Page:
It's been a good Olympics for Meagan Duhamel. The Canadian pairs skater has secured two medals—a gold for the team skate and a bronze in pairs with partner Eric Radford. She's also a two-time World Champion figure skater, Olympic silver medalist, and six-time Canadian National Champion in pairs skating—and she does it all as a vegan. Duhamel became vegan in 2008, a move she said enhanced her athletic ability. "I think being a vegan athlete gives me a huge advantage," she told mbg in an exclusive interview between events in Pyeongchang. "I am able to recover and train with more intensity than most of my training mates. I also managed to stay completely injury-free while competing at the highest level into my 30s, which is extremely rare (if not unheard of) in figure skating [editor's note: Duhamel is 32 years old]. I credit so much of my health and sport success to my plant-based lifestyle."
She kicks off her day with overnight oats, which gives her sustained blood-sugar balancing carbohydrates for her hours on the ice. "I use almond milk, gluten-free oats, chia seeds, cinnamon, cacao nibs, banana, and almond butter. It’s the perfect morning treat," she says. The holistic health student (yes, between racking up medals she's studying nutrition) also whips up smoothies as a quick, healthy option. "I love a base of spinach, mangos, and banana," she says. "Then I add seeds such as chia, flax, or hemp; spirulina powder; and either almond milk or coconut water." After a hard workout, her favorite recovery snack is pineapple with hemp seeds sprinkled on top, sweet potatoes, or Kronobar Nutrition Protein bars.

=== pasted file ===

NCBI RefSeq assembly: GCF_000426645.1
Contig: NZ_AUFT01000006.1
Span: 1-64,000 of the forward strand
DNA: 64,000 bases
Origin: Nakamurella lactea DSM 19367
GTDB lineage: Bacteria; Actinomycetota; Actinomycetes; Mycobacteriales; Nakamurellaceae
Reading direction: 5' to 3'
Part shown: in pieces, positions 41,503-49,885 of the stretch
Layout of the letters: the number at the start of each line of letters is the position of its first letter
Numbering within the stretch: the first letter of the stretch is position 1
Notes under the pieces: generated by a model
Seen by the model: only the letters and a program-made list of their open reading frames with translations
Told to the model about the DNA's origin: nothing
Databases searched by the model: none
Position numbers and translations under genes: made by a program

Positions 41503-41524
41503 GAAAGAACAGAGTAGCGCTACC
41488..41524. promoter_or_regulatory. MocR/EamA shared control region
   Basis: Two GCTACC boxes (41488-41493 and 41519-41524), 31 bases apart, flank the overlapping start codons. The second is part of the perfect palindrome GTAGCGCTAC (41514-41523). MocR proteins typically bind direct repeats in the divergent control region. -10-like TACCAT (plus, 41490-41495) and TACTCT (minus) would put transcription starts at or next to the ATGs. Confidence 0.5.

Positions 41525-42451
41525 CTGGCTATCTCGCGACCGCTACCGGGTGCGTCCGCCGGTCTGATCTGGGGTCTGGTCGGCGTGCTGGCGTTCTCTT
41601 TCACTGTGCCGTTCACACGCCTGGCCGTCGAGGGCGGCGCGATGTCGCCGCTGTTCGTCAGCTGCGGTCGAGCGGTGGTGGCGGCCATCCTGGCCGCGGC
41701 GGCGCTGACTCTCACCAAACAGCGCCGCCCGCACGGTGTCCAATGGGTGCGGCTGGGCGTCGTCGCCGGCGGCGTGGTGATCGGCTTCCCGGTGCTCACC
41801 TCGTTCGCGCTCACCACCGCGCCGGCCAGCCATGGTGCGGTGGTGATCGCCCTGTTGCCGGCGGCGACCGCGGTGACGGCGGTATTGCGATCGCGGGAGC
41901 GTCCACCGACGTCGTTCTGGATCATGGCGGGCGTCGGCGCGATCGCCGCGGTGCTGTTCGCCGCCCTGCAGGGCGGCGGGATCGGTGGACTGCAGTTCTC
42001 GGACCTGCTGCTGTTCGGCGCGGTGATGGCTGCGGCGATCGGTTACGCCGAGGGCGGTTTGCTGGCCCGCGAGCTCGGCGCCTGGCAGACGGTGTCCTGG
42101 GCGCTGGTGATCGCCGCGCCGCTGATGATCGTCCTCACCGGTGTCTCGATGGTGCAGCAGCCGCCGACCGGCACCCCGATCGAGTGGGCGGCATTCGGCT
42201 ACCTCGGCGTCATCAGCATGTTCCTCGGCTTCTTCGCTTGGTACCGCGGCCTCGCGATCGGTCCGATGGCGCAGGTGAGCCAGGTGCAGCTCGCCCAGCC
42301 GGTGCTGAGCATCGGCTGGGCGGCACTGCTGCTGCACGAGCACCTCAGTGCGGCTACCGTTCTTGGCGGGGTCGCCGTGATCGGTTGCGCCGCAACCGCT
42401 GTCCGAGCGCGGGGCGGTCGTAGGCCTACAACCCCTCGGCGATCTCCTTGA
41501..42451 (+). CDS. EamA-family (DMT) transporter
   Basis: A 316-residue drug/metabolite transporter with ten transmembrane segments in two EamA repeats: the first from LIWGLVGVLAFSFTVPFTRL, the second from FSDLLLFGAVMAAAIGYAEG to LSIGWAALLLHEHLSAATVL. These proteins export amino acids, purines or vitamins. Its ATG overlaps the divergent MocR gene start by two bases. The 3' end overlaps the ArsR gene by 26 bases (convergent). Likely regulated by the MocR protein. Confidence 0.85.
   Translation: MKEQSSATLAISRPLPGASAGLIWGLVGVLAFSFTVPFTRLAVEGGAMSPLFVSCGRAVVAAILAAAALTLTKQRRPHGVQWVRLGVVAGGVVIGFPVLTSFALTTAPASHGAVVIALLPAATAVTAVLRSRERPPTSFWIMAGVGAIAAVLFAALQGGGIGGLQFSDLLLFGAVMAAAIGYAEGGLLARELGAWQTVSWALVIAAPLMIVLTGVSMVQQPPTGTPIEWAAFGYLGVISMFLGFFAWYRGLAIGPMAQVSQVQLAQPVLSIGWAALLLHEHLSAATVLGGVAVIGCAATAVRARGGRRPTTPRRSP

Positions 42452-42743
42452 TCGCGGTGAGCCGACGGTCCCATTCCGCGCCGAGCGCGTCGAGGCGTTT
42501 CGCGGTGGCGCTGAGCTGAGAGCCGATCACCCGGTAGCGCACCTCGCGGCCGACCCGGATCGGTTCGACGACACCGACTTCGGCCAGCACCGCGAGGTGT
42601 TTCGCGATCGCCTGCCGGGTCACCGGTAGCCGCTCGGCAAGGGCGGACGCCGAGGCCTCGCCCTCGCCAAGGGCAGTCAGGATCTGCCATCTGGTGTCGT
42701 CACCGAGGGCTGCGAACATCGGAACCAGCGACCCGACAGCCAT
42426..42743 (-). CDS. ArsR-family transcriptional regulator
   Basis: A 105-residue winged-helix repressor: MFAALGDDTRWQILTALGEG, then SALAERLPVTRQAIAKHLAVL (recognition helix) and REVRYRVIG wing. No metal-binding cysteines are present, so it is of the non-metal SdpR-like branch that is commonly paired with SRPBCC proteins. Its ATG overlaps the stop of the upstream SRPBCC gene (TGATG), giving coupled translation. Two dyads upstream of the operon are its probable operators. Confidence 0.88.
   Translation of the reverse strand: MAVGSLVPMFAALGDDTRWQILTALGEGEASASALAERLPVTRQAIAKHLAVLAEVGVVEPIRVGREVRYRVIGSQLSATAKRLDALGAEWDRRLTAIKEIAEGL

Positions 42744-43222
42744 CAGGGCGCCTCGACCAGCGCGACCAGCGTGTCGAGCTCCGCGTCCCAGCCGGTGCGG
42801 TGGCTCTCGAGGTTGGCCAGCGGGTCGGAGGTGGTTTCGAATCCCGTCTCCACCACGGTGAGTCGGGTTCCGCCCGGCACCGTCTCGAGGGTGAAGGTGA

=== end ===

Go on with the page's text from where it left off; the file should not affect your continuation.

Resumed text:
To keep her energy up throughout the day, she snacks on trail mixes, coconut yogurts, banana, apples, crackers, and Munk Pack Oatmeal Fruit Squeezes ("My favorite flavor is Maple Pear Quinoa," she says). "All these snacks are great for my long training days, providing me the necessary energy to get through my workouts."
In South Korea, finding healthy, plant-based options is a bit harder. "When I traveled to Seoul in the past, there were so many vegan and vegetarian restaurants and health food stores that I found interesting to try, but here in Pyeongchang and at the Athletes' Village, the options are quite limited. The food in the cafeteria, for the athletes, is not only non-vegan-friendly, but it’s not really nutritiously dense food either," she says. "There are no whole grains and a real lack of vegetables. Luckily, I prepared the best I could, and I have been surviving decently well."
It's an inconvenience she's willing to put up with for the chance to represent her country up on the medal podium. "I think the best part about winning a gold medal, or any medal for that matter, is that the medal serves as a symbol of years and years of hard work. As I look at my Olympic medals for the rest of my life, I’ll remember the lessons that figure skating taught me, and I will remember the emotional performances that I delivered that won me the medal."
Curious about plant-based nutrition? Ultra-marathoner Rich Roll shares his ultimate guide to an athlete-approved vegan diet in mbg's exclusive video class.
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